Relations & Their Relatives : 16

Re: Peirce List Discussions • (1)(2)

First off, we need to be clear about the difference between objects and signs:

  • Relations are formal objects of discussion and thought while relative terms are signs employed to denote relations.  (The shorthand term “relative” is short for “relative term”.)
  • The default meaning for “relative term” is general relative term, that is, a term whose denotation extends over many objects.
  • The default meaning for “relation” is general relation, that is, an aggregate, collection, or set of elementary relations.

Next, we need to be clear about the distinction between relatives (= general relatives) and elementary relatives:

  • Note.  There is a distinction in Peirce’s usage between elementary relatives and individual relatives, but if we factor in what he says about the Doctrine of Individuals and recognize that we are dealing with abstract forms then it becomes a “distinction without a difference”.  So I will tend to use the terms interchangeably.

Here is one place where Peirce exhibits his appreciation of the critical difference between relatives in general and elementary or individual relatives.

Chapter 3. The Logic of Relatives

§4. Classification of Relatives

225.   Individual relatives are of one or other of the two forms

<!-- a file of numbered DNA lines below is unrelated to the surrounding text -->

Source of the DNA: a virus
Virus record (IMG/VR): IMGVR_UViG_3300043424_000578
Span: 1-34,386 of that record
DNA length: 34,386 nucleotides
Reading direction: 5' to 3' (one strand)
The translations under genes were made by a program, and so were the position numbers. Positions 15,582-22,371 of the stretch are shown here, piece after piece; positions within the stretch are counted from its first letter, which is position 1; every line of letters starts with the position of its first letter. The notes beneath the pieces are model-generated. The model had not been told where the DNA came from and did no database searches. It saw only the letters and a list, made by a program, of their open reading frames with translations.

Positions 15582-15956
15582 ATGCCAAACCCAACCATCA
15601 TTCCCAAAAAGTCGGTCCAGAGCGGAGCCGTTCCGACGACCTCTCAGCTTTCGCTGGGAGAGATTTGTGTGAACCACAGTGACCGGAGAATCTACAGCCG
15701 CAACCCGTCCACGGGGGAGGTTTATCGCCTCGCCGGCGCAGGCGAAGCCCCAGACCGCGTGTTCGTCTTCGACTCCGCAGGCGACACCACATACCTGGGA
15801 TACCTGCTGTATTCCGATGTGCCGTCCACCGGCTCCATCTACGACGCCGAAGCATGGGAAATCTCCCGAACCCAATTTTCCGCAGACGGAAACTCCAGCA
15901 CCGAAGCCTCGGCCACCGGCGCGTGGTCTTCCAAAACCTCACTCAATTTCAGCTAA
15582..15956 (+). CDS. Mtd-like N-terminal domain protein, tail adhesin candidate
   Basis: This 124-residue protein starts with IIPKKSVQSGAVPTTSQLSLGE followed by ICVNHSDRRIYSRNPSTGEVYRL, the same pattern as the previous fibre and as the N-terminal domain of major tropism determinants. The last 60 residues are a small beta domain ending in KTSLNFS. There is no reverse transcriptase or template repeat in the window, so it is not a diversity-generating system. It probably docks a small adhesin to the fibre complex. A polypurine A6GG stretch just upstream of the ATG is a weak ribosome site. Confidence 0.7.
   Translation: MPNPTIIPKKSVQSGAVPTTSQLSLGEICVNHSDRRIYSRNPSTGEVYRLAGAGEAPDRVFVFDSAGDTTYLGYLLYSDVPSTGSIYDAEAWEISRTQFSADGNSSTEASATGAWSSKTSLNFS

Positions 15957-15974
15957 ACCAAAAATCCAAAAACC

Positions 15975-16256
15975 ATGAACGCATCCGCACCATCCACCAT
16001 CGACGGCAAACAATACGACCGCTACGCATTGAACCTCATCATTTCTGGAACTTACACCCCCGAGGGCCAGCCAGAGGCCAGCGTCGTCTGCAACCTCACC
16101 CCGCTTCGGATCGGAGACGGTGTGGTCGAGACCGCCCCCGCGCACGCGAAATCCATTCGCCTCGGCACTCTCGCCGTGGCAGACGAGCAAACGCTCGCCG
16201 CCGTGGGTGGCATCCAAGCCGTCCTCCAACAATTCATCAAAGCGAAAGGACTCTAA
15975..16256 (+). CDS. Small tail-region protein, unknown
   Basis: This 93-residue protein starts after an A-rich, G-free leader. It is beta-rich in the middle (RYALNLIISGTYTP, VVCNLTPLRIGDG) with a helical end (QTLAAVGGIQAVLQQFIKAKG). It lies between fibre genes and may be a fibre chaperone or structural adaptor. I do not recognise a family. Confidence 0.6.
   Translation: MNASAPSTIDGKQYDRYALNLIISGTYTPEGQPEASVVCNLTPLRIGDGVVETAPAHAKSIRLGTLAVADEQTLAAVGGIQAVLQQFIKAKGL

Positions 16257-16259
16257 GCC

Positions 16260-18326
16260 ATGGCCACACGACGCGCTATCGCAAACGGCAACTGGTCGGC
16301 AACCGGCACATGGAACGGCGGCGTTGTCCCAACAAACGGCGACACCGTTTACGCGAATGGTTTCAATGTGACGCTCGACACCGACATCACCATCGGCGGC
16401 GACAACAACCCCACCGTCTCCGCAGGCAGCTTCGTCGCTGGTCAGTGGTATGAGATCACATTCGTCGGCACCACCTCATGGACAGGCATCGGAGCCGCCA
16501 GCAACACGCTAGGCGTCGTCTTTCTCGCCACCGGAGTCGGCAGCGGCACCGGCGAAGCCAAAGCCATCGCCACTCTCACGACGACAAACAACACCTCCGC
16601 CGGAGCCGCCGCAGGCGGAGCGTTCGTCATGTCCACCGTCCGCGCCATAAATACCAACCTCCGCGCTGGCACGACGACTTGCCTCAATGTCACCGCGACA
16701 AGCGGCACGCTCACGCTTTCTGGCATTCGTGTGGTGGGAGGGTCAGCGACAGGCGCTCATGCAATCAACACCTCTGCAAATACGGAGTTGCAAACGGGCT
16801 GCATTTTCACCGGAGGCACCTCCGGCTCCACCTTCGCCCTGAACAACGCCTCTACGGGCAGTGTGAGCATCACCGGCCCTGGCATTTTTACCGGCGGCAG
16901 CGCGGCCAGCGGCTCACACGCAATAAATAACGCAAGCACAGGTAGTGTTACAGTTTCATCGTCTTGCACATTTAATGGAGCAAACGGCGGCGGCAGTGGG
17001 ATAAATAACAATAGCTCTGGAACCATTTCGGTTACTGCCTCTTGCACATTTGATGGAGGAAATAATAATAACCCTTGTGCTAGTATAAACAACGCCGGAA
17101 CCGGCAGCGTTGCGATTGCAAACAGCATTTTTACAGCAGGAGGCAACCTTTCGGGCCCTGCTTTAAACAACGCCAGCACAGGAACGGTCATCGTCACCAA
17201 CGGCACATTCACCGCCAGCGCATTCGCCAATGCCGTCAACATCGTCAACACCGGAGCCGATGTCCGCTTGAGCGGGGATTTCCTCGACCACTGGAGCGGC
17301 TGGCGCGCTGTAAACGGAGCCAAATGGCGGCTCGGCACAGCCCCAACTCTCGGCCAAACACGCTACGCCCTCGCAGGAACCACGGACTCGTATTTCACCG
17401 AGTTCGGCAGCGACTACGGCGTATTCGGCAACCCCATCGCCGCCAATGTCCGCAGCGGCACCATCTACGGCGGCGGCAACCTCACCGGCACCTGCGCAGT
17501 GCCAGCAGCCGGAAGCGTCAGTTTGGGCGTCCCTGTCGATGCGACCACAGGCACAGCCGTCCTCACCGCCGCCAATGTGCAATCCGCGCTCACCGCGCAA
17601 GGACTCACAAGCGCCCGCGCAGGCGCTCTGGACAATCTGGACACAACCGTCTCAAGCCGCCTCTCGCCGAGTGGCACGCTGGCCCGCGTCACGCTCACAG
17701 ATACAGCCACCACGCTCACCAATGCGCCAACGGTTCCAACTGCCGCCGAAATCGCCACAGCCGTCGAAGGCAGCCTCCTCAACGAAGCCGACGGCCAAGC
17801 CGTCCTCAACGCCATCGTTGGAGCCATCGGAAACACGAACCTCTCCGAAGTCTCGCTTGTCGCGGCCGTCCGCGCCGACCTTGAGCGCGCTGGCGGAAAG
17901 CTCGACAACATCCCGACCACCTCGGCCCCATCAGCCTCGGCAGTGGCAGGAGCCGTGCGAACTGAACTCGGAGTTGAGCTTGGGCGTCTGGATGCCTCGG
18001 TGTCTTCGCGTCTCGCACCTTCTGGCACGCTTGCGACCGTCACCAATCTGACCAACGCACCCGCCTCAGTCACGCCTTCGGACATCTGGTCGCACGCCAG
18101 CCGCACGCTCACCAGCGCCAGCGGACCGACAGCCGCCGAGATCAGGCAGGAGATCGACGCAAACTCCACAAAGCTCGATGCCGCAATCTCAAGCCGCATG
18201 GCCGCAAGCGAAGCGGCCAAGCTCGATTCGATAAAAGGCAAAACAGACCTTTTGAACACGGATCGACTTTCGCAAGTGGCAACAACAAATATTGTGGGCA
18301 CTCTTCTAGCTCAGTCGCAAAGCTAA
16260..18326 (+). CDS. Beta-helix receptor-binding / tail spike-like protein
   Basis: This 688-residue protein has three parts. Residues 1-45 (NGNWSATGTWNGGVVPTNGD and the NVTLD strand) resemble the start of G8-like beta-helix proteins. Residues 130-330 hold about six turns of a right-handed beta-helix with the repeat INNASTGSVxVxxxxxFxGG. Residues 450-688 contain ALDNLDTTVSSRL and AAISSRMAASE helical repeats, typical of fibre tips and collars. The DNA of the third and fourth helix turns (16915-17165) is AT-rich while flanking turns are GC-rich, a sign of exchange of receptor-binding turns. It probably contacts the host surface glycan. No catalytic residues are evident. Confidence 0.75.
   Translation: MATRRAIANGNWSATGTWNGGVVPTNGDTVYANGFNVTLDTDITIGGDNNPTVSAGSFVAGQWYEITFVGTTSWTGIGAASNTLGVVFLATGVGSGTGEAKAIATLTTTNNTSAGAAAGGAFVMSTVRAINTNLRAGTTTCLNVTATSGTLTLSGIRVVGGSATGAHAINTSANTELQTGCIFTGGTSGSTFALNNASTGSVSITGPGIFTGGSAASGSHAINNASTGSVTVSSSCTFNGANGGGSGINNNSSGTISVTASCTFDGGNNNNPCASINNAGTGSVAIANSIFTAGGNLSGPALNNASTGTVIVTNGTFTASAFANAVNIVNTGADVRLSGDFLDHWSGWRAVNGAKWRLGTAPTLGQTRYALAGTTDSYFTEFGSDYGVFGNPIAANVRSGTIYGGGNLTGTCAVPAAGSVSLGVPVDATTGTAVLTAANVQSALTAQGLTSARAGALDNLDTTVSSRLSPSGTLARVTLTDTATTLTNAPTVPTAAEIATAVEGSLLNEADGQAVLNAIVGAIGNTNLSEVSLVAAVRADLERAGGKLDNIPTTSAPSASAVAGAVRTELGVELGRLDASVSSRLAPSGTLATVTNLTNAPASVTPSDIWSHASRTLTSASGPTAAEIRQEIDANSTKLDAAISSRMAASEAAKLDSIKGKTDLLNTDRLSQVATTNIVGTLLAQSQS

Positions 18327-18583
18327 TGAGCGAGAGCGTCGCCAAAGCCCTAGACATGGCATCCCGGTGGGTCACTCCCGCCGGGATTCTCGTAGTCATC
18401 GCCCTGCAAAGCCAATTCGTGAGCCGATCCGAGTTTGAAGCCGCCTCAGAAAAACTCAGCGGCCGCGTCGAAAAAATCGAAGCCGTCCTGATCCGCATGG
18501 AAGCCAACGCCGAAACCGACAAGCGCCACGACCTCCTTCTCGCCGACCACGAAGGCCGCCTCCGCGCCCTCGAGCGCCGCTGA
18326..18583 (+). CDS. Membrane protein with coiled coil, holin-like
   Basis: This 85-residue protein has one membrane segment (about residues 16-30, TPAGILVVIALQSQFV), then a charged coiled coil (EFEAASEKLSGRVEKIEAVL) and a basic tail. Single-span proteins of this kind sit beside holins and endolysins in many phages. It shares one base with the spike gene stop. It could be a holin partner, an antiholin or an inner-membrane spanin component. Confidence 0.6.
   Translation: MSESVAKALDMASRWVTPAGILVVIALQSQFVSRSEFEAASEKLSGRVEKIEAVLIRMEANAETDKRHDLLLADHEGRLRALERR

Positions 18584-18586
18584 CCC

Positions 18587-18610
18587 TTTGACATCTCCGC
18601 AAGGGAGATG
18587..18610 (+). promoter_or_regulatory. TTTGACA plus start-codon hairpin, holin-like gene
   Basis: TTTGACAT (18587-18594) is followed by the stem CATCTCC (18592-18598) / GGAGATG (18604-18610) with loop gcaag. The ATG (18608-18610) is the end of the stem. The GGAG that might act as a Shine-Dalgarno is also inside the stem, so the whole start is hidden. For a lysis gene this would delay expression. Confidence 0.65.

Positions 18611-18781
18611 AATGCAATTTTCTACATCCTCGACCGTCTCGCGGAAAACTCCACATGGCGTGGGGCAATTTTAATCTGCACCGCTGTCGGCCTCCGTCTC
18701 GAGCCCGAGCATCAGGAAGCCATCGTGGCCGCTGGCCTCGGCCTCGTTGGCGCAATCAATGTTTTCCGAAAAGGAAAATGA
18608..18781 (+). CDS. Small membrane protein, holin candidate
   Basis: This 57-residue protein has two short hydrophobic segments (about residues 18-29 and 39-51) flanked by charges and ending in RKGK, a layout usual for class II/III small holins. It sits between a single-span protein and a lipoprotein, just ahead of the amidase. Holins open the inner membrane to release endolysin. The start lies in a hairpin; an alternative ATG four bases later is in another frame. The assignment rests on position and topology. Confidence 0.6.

\begin{array}{lll}  \mathrm{A : A} & \qquad & \mathrm{A : B},  \end{array}

and simple relatives are negatives of one or other of these two forms.

226.   The forms of general relatives are of infinite variety, but the following may be particularly noticed.

Relatives may be divided into those all whose individual aggregants are of the form \mathrm{A : A} and those which contain individuals of the form \mathrm{A : B}.  The former may be called concurrents, the latter opponents.

Peirce’s 1880 “Algebra Of Logic” Chapter 3 • Selection 7

It needs to be appreciated that classifying relations is vastly more complex than classifying elementary or individual relations.

In particular, classifying sign relations is vastly more complex than classifying elementary or individual sign relations, which is just about all the entire literature on sign taxonomy has been able to touch from Peirce’s time to ours.

Resources

This entry was posted in C.S. Peirce, Dyadic Relations, Logic, Logic of Relatives, Mathematics, Peirce, Peirce List, Relation Theory, Semiotics, Sign Relations, Triadic Relations and tagged , , , , , , , , , , . Bookmark the permalink.

2 Responses to Relations & Their Relatives : 16

  1. Pingback: Survey of Relation Theory • 2 | Inquiry Into Inquiry

  2. Pingback: Survey of Relation Theory • 3 | Inquiry Into Inquiry

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